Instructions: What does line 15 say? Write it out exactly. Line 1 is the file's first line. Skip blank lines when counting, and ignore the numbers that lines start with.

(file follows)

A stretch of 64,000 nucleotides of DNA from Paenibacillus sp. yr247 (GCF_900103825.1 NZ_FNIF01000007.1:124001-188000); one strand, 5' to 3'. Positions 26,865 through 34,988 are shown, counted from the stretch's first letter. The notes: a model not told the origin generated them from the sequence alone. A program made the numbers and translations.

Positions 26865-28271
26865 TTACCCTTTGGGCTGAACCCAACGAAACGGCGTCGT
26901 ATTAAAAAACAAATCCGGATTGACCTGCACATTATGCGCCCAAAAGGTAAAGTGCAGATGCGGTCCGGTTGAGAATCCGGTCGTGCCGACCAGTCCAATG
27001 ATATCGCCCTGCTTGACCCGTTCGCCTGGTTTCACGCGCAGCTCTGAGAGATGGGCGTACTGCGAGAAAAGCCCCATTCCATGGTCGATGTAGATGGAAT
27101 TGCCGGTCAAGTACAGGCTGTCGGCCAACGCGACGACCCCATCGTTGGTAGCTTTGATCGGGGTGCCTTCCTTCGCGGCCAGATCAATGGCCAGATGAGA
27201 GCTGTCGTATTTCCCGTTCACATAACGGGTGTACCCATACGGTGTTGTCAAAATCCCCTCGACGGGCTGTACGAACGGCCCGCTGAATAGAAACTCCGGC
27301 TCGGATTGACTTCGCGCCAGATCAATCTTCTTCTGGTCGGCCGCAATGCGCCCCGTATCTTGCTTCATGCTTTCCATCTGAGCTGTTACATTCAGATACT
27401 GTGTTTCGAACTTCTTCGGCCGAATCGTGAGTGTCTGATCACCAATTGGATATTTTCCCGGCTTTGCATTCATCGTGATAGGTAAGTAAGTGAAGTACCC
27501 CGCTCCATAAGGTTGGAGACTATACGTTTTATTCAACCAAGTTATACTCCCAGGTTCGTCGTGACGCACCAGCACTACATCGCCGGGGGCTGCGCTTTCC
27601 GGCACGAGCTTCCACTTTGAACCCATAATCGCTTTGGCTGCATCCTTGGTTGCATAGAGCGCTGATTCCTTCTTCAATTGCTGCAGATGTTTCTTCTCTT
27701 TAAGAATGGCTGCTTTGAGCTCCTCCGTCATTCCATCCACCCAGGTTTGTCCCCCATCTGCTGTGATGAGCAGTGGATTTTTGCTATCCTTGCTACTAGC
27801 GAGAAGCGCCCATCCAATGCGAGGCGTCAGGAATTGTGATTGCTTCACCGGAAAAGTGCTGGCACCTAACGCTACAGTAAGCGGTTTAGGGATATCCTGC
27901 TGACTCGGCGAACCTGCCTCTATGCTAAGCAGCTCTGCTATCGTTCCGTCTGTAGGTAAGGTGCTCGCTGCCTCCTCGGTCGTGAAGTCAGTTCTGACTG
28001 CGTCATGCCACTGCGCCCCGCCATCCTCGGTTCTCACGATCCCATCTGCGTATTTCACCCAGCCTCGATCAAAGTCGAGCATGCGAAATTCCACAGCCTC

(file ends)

28001 CGTCATGCCACTGCGCCCCGCCATCCTCGGTTCTCACGATCCCATCTGCGTATTTCACCCAGCCTCGATCAAAGTCGAGCATGCGAAATTCCACAGCCTC